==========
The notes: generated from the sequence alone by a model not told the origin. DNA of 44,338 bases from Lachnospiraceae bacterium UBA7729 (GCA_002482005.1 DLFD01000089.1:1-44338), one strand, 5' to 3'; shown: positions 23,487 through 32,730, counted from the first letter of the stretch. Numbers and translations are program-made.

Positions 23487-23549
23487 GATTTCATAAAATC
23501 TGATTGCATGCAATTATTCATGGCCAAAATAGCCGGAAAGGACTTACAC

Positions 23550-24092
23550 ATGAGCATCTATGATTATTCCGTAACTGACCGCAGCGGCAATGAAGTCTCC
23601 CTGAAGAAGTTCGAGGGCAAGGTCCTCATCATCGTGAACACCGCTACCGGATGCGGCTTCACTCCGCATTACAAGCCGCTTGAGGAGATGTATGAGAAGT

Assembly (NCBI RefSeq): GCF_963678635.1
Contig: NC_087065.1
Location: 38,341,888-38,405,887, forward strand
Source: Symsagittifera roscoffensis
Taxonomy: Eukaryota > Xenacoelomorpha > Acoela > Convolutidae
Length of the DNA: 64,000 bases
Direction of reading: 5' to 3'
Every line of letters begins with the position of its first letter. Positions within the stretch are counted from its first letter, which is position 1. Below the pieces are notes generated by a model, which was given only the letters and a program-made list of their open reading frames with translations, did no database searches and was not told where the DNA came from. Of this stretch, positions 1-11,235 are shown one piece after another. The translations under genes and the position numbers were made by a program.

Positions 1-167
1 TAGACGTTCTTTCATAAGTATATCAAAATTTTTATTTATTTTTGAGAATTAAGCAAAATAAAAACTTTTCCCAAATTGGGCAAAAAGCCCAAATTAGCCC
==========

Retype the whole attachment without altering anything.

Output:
The notes: generated from the sequence alone by a model not told the origin. DNA of 44,338 bases from Lachnospiraceae bacterium UBA7729 (GCA_002482005.1 DLFD01000089.1:1-44338), one strand, 5' to 3'; shown: positions 23,487 through 32,730, counted from the first letter of the stretch. Numbers and translations are program-made.

Positions 23487-23549
23487 GATTTCATAAAATC
23501 TGATTGCATGCAATTATTCATGGCCAAAATAGCCGGAAAGGACTTACAC

Positions 23550-24092
23550 ATGAGCATCTATGATTATTCCGTAACTGACCGCAGCGGCAATGAAGTCTCC
23601 CTGAAGAAGTTCGAGGGCAAGGTCCTCATCATCGTGAACACCGCTACCGGATGCGGCTTCACTCCGCATTACAAGCCGCTTGAGGAGATGTATGAGAAGT

Assembly (NCBI RefSeq): GCF_963678635.1
Contig: NC_087065.1
Location: 38,341,888-38,405,887, forward strand
Source: Symsagittifera roscoffensis
Taxonomy: Eukaryota > Xenacoelomorpha > Acoela > Convolutidae
Length of the DNA: 64,000 bases
Direction of reading: 5' to 3'
Every line of letters begins with the position of its first letter. Positions within the stretch are counted from its first letter, which is position 1. Below the pieces are notes generated by a model, which was given only the letters and a program-made list of their open reading frames with translations, did no database searches and was not told where the DNA came from. Of this stretch, positions 1-11,235 are shown one piece after another. The translations under genes and the position numbers were made by a program.

Positions 1-167
1 TAGACGTTCTTTCATAAGTATATCAAAATTTTTATTTATTTTTGAGAATTAAGCAAAATAAAAACTTTTCCCAAATTGGGCAAAAAGCCCAAATTAGCCC